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The diesel effect occurs in a hydraulic cylinder when air is drawn past the rod seals, mixes with the hydraulic fluid and explodes when pressurized. 

How does this happen?

When a double acting cylinder retracts under the weight of its load, the volume of fluid being demanded by the rod side of the 
cylinder can exceed the volume of fluid being supplied by the pump.

When this happens, a negative pressure develops in the rod side of the cylinder, which usually results in air being drawn into the cylinder past the rod seals. This occurs because most rod seals are designed keep high-pressure fluid in the cylinder and are not designed to keep air out.  The result of this is aeration - the mixing of air with the hydraulic fluid.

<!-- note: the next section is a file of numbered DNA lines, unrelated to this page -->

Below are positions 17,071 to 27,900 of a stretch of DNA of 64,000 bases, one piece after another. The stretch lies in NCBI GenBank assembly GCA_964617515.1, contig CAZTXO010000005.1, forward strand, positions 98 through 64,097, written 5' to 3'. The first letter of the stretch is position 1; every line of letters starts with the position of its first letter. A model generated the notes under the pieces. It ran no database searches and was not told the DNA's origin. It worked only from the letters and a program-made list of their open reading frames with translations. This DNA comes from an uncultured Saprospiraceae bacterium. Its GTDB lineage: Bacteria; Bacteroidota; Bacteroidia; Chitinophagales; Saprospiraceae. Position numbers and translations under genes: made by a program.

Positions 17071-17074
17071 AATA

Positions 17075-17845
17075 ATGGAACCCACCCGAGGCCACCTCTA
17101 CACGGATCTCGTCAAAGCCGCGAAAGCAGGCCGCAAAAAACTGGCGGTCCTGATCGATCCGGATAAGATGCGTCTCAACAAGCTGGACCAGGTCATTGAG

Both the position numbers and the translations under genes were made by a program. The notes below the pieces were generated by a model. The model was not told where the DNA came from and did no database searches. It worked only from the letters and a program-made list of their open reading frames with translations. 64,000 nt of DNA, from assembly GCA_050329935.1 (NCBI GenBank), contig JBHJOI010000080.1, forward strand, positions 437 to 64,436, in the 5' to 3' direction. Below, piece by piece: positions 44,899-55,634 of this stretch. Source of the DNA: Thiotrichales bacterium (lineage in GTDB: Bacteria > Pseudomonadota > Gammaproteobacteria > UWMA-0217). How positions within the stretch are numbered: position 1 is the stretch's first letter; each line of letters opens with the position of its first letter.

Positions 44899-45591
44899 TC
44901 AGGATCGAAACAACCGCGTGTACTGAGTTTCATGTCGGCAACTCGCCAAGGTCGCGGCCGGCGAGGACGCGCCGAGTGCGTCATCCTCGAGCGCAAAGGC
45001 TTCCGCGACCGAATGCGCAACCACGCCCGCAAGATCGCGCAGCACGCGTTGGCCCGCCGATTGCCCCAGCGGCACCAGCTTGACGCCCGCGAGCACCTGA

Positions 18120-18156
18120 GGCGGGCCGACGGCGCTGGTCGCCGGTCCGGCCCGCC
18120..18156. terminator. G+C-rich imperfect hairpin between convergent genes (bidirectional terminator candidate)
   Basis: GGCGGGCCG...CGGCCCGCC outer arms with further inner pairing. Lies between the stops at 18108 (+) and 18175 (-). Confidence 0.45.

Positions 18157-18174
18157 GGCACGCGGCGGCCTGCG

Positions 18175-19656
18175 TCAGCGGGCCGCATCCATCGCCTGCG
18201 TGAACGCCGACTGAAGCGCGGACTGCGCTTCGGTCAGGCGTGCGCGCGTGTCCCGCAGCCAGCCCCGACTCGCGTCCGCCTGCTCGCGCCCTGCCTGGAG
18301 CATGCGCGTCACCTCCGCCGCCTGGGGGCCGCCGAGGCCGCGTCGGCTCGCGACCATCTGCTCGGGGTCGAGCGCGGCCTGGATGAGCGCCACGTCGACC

Aeration causes damage through loss of lubrication and overheating, and when a mixture of air and oil is compressed in a cylinder it can explode, damaging the cylinder and burning its seals.  As you have probably gathered, the term 'diesel effect' is a reference to the combustion process in a diesel engine.


by Brendan Casey